Knowledge management standard
This KM standard focuses on the capture, management and delivery of knowledge through a software application. Each organization will craft a knowledge management approach, with respect to its own business and operational environment, reflecting their specific needs and desired outcomes.
The scope of the ISO Knowledge Management Standard, according to the documentation is to “set requirements and provide guidelines for establishing, implementing, maintaining, reviewing and improving an effective management system for knowledge management in organizations. All the requirements of this document are applicable to any organization, regardless of its type or size, or the products and services it provides”.
As with any standard, I believe that practitioners and organizations implementing KM should use this as a framework. Alignment to a recognized standard will contribute to improving the organization’s implementation and use of Knowledge Management.
The KM Standard has procedures in place in which to continuously evolve the standard. The procedures intended for the evolution of the standard is described in the ISO/IEC Directives. The following are my brief comments concerning the purpose, importance of KM and KM Guiding Principles sections of the standard.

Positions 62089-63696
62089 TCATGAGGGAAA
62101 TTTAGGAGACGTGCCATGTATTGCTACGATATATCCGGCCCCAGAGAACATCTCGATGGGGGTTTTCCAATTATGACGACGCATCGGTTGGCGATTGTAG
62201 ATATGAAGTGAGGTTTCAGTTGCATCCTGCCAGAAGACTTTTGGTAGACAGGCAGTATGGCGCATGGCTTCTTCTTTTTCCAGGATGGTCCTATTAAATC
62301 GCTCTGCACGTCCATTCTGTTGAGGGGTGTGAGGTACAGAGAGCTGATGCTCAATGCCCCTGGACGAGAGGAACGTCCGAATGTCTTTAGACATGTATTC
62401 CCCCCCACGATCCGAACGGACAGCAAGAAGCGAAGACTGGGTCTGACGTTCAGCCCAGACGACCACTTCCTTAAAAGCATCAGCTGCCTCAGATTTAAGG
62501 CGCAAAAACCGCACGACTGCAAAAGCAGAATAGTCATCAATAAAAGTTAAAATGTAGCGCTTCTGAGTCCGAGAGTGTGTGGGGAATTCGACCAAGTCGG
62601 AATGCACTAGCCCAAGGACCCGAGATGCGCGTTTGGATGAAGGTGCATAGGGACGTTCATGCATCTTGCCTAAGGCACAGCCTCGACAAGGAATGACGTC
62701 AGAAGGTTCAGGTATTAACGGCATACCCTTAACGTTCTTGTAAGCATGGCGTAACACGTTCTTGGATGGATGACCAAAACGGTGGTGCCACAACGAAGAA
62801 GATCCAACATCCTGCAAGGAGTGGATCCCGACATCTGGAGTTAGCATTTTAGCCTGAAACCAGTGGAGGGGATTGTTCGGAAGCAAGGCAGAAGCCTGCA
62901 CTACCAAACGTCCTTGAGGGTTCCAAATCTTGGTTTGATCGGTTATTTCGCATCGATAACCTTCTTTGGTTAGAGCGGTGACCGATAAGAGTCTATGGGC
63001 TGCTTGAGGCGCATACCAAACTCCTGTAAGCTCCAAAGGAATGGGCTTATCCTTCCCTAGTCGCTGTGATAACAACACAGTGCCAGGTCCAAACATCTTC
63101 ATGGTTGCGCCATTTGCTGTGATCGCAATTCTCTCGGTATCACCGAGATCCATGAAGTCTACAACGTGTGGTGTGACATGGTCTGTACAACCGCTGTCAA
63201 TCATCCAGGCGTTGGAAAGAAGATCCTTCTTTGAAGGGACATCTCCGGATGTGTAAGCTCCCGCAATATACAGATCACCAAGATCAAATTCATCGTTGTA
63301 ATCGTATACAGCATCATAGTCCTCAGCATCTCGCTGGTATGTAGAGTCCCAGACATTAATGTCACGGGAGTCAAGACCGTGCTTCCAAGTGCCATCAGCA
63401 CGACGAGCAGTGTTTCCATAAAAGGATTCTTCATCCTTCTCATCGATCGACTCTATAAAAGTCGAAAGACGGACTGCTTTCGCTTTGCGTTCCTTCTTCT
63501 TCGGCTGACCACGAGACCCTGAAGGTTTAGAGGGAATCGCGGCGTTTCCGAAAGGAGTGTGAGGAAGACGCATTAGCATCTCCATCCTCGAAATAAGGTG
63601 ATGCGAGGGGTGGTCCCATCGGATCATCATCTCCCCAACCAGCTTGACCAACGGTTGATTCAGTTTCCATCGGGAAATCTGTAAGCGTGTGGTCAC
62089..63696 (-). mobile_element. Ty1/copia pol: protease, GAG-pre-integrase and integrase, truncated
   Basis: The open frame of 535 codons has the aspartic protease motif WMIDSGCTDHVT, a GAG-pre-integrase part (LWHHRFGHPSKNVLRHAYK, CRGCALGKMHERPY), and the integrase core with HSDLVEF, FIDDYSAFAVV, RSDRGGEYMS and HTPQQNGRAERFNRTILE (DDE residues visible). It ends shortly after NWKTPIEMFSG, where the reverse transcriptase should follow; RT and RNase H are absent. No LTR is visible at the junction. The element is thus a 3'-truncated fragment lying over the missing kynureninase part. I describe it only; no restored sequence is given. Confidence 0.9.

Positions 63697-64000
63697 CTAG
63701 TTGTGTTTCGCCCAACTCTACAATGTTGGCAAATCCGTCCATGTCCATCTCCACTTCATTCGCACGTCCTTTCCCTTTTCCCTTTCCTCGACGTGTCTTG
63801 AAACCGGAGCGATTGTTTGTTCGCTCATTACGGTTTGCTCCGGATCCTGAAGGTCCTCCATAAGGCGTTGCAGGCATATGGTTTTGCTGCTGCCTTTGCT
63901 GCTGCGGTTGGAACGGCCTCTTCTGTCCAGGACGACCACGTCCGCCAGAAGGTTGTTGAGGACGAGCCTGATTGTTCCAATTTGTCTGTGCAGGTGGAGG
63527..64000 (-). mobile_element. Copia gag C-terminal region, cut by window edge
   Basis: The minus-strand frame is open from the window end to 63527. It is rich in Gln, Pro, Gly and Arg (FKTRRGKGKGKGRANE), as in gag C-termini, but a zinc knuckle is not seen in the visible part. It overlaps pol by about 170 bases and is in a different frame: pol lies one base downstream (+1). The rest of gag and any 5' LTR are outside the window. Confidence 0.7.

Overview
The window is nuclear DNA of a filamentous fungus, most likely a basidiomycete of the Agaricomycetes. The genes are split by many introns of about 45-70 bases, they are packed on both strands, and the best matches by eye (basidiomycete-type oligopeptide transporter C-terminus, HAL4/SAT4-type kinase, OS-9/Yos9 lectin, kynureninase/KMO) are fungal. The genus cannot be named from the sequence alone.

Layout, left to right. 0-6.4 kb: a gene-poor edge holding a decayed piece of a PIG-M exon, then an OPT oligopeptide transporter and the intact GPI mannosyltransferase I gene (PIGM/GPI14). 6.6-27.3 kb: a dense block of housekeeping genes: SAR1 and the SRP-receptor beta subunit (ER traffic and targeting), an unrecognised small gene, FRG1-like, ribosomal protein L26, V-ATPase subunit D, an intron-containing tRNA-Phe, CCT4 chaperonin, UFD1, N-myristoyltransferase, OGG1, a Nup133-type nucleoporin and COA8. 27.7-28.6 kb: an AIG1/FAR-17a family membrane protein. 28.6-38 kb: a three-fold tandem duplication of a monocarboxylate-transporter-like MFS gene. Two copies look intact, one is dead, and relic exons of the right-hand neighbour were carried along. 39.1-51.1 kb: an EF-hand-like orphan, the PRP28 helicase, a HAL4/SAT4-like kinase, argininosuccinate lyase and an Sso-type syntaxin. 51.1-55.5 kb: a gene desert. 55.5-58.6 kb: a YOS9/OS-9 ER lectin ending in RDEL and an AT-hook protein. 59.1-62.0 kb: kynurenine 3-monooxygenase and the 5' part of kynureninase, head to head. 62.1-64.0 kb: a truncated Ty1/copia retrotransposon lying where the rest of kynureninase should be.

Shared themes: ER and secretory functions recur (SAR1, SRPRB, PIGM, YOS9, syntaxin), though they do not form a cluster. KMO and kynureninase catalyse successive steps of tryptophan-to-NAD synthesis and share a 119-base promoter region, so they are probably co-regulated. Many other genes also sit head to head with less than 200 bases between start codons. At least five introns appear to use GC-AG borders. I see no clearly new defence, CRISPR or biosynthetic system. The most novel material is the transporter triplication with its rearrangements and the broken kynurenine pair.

he following are a synopsis of the guiding principles set forth by the KM Standard:
- The determinable value of knowledge is in its impact on organizational purpose, vision, objectives, policies, processes and performance. Knowledge management is a means of unlocking the potential value of knowledge.
- Focus: knowledge management serves the organizational objectives, strategies and needs.
- Adaptive: there is no one knowledge management solution that fits all organizations within all contexts. Organizations may develop their own approach to the scope of knowledge and knowledge management and how to implement these efforts, based on the needs and context.
- For shared understanding, knowledge management should include interactions between people, using content, processes and technologies where appropriate.
- Environment: knowledge is not managed directly; knowledge management focuses on managing the working environment, thus nurturing the knowledge lifecycle.
- Culture: culture is critical to the effectiveness of knowledge management.
- Iterative: knowledge management should be phased, incorporating learning and feedback cycles.
Knowledge management is a holistic approach to improving learning and effectiveness through optimization of the use of knowledge, in order to create value for the organization.
Knowledge management supports existing process and development strategies. As such, it needs to be integrated with other organizational functions.